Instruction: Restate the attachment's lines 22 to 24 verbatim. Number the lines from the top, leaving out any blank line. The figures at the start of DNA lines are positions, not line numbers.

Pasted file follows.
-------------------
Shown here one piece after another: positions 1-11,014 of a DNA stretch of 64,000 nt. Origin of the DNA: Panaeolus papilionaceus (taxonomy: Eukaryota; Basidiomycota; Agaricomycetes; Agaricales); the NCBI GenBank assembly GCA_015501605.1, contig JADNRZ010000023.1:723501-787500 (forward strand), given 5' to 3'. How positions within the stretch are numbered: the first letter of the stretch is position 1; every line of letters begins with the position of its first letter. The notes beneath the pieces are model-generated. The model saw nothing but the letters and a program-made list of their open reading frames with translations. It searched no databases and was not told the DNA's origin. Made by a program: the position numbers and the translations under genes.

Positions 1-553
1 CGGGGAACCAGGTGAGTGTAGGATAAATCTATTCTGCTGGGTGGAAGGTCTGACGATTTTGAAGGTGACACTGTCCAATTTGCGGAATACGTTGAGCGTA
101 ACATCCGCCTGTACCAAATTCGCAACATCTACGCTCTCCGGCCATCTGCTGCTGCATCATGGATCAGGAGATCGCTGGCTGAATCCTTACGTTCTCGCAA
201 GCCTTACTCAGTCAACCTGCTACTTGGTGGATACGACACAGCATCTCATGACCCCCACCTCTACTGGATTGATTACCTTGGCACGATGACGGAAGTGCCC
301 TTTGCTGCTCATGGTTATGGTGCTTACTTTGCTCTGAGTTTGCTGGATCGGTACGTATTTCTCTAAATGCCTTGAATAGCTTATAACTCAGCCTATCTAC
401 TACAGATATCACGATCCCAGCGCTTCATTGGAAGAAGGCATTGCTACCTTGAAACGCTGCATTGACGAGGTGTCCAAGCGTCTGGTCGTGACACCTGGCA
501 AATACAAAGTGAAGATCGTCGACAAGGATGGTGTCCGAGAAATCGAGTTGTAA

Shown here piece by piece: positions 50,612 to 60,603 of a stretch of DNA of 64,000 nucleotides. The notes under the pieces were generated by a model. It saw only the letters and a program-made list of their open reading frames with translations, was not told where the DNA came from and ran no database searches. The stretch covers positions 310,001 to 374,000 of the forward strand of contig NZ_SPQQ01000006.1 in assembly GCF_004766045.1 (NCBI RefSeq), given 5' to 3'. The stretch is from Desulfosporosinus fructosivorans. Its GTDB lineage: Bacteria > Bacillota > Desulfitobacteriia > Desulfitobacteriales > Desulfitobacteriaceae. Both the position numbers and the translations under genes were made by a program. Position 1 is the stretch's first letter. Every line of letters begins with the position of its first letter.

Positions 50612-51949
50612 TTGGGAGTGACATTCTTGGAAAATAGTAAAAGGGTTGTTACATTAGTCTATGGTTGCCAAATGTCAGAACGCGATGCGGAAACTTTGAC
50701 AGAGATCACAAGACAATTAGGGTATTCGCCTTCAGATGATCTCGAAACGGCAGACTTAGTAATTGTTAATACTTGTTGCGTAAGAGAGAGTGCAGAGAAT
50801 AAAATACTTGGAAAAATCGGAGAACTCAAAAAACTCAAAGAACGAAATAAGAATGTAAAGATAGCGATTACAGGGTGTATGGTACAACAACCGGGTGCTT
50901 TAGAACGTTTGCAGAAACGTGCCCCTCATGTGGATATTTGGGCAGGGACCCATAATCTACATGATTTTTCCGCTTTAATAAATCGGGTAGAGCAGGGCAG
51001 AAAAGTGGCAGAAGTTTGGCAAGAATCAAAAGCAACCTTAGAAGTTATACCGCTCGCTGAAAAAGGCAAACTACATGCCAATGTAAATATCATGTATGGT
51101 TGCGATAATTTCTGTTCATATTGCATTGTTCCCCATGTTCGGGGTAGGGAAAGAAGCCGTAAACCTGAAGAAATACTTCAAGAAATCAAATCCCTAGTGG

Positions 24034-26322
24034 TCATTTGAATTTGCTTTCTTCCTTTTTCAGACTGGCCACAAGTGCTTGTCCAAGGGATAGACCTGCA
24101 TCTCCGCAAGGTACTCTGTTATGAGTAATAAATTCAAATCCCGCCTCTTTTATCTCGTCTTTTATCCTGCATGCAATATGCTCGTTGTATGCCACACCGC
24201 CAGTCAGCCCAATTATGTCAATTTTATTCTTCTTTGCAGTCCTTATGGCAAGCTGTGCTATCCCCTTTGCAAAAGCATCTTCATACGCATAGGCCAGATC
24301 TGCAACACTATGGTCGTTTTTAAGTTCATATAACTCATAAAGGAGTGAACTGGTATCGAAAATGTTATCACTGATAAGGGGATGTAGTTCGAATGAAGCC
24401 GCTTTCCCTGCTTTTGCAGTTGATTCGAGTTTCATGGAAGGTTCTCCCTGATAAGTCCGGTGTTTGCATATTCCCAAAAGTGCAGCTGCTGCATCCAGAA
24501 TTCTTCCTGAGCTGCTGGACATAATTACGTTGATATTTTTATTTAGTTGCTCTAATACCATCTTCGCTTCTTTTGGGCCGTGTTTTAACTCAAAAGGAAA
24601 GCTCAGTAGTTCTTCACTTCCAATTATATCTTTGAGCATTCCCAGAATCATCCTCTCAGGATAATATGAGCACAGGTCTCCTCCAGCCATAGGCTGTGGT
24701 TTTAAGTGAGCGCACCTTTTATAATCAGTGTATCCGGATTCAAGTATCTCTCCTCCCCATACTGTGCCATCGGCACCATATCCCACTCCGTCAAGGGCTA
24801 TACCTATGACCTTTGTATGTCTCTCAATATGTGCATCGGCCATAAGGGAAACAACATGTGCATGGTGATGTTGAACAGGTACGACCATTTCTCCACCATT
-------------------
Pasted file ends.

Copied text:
24401 GCTTTCCCTGCTTTTGCAGTTGATTCGAGTTTCATGGAAGGTTCTCCCTGATAAGTCCGGTGTTTGCATATTCCCAAAAGTGCAGCTGCTGCATCCAGAA
24501 TTCTTCCTGAGCTGCTGGACATAATTACGTTGATATTTTTATTTAGTTGCTCTAATACCATCTTCGCTTCTTTTGGGCCGTGTTTTAACTCAAAAGGAAA
24601 GCTCAGTAGTTCTTCACTTCCAATTATATCTTTGAGCATTCCCAGAATCATCCTCTCAGGATAATATGAGCACAGGTCTCCTCCAGCCATAGGCTGTGGT